There's no doubting that starting pitching is going to be the Yankees strong point this year, but that doesn't mean there aren't question marks. CC Sabathia is coming off of off-season elbow surgery, Hiroki Kuroda is coming off a career-high work load of 219.2 innings, and Andy Pettitte hasn't made 30+ starts since 2009. This means that the back-end starters are going to play an even bigger role in the team's success. This includes Ivan Nova, and even though he had a rough 2012 campaign and a rough start to this season, he still has a chance to settle in as a very solid back-of-the-rotation option.
It's kind of crazy how good Nova's 2011 was. He only struck out around five hitters per nine innings, but he only allowed 13 homers in 165.1 innings and he posted a 3.70 ERA (4.01 FIP) along with a 52.7% GB%. He just seemed to be good at keeping the ball down and on the ground. However, he got hit around a lot harder in 2012 as he yielded less grounders in exchange for more line drives and fly balls. He went on to pitch to a 5.02 ERA and allowed a very large 28 homers. You could tell that he just didn't seem to have the same command. He was still throwing strikes (his strikeout rate actually rose significantly and his walk rate lowered), but he was just getting hit around like crazy. He needs to find a balance between the two.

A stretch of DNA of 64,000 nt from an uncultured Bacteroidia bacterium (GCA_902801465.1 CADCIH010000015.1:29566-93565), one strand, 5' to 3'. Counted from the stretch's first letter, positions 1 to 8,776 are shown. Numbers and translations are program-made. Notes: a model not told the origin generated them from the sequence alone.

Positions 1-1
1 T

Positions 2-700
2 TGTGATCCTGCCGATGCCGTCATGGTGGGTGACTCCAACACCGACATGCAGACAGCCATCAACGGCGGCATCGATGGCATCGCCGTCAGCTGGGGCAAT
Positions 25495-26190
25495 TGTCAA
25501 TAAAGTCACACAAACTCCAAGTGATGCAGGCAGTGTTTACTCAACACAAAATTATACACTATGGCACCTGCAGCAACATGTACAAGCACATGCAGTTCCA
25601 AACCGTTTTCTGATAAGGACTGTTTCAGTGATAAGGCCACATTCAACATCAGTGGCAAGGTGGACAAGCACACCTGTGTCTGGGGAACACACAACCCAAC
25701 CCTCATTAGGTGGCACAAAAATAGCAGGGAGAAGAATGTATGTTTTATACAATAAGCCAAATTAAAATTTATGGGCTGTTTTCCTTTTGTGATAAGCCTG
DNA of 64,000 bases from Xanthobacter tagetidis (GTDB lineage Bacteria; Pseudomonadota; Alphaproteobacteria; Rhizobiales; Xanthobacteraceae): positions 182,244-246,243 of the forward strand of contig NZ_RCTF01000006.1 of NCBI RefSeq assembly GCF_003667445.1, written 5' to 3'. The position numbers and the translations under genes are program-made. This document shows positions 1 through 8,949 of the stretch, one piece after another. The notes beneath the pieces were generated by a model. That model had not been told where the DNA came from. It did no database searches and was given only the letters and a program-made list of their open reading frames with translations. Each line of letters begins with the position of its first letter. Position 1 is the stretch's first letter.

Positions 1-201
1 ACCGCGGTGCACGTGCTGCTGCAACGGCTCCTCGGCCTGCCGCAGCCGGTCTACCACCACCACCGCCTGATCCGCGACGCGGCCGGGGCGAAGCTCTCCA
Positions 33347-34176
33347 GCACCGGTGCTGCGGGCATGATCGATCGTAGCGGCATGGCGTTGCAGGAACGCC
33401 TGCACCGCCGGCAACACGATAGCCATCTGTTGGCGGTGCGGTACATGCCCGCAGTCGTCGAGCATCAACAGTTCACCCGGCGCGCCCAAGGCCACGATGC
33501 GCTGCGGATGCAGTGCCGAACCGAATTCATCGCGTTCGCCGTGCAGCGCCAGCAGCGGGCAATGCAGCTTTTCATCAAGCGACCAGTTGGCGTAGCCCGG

Over the weekend at Baseball Prospectus, Ben Lindbergh highlighted some of the new pitches that are being toyed with by various pitchers around the MLB to start the year. This stuff always fascinates me because I always love to see if the pitchers stick with the pitches, how much it affects the rest of their arsenal, and what results they get. One of the pitchers that Lindbergh highlighted was the Nova sinker. If we look at Brooks Baseball, we can see a new cluster starting to form a new pitch (note the gray).
For the sake of comparison, Jason Hammel added a sinker last year as his main pitch and wound up having a very good season. I am not saying this will happen to Nova, but there is a chance that this could really help him keep the ball down and be a little more deceptive, two things he seemed to have a lot of trouble with last season. In his first (and only start) of 2013, 15% of pitches were coded as sinkers, but he did seem to use it more against lefties. In fact, he started off 43% of the lefties he faced with a first pitch sinker. These are really small samples obviously and the pitch is still new to him, so it's going to take some time to see where and when Nova will start to feel comfortable using the pitch, but it is something to look out for going forward, starting tonight.
Graphic and pitch info via Brooks Baseball